Answer: There are many activities that can enable us to achieve the objective of environmental conservation and social empowerment, however through a series of discussion and review sessions we identified some specific activities in the market and workplace domains. In the market domain, we seek to take our clients away from firewood and kerosene as sources of energy particularly for cooking and lighting. LAPO is a major partner in financing our female clients to purchase cooking gas cylinders through our O’Gas initiative with Oando. Our microfinance bank has financed over 21,000 clients and disbursed over 140 million naira which totals 24,200 units of 3kg O’Gas cylinders. We also lend to our clients to acquire solar powered lamps. For the past six months over 1,100 clients have benefited from D.lites solar lamps with disbursement of over 6.7 million naira. On social empowerment and as part of our CSR (corporate social responsibility), the microfinance bank is increasing its contribution to the scholarship awards to children of our clients. This year we are initiating the LAPO Professional Development Scheme (LPDS) in addition to our on-going scholarship programme which will develop existing skill acquisition for our client’s children. We recognise the children are the future of our clients and LAPO is committed to assisting them to secure their future.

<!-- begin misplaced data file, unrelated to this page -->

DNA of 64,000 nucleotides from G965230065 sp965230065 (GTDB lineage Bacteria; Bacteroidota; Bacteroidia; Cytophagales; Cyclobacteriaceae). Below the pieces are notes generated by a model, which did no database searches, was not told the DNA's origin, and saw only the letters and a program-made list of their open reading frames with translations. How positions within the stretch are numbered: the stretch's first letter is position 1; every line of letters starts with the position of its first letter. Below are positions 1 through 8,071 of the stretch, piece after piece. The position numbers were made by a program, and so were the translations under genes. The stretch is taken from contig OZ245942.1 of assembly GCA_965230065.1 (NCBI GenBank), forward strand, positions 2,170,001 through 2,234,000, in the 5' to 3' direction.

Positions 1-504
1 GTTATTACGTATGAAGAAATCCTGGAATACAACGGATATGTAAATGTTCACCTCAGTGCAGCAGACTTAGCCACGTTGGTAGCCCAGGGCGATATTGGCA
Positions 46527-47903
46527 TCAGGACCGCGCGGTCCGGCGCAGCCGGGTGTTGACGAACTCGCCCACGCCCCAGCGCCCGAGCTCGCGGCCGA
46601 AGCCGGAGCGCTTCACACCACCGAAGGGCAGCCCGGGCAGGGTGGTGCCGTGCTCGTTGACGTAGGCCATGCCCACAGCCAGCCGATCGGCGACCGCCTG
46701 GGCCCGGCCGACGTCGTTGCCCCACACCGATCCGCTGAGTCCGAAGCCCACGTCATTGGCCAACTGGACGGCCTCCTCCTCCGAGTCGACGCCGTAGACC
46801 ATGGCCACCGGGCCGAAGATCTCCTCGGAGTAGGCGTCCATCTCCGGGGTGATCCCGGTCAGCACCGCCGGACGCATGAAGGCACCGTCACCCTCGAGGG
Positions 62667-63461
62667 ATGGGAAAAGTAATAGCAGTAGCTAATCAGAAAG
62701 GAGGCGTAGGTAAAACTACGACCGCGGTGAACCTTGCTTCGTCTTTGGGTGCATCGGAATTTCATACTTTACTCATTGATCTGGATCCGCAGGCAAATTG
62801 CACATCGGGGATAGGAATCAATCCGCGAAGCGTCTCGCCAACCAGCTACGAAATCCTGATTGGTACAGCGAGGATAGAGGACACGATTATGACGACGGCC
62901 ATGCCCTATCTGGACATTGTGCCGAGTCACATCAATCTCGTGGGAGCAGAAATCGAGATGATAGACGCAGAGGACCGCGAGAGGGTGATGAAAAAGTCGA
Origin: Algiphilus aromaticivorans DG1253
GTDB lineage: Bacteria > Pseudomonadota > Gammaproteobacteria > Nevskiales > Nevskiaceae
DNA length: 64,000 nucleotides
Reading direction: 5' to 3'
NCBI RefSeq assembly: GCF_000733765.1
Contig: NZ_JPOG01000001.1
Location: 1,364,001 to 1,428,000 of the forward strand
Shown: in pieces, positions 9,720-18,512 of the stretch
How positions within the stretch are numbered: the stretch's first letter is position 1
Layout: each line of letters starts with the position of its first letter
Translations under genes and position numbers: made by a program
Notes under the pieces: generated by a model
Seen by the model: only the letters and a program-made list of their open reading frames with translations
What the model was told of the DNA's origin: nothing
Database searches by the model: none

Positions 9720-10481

In the workplace domain, firstly we have initiated policies that seek restriction on paper usage. To enforce this, we are purchasing industrial printers which will result in reduction of printers in our offices. This centralisation will not only minimize our cost but also result in the diminution of emissions produced. Secondly, to reduce our energy consumption, we are currently implementing key/card electronic meters in all our branches. Thirdly, we realise it is essential to produce a conducive and safe environment for our clients and staff. To implement this, LAPO is driving health and safety measures in the workplace by displaying key signs and training various staff in first aid. Through the listed activities, LAPO aims to determine the impact and her contribution to the bottom-line of Planet, People and Profit.

 Question: how is LAPO MfB sure of the success of the sustainable finance?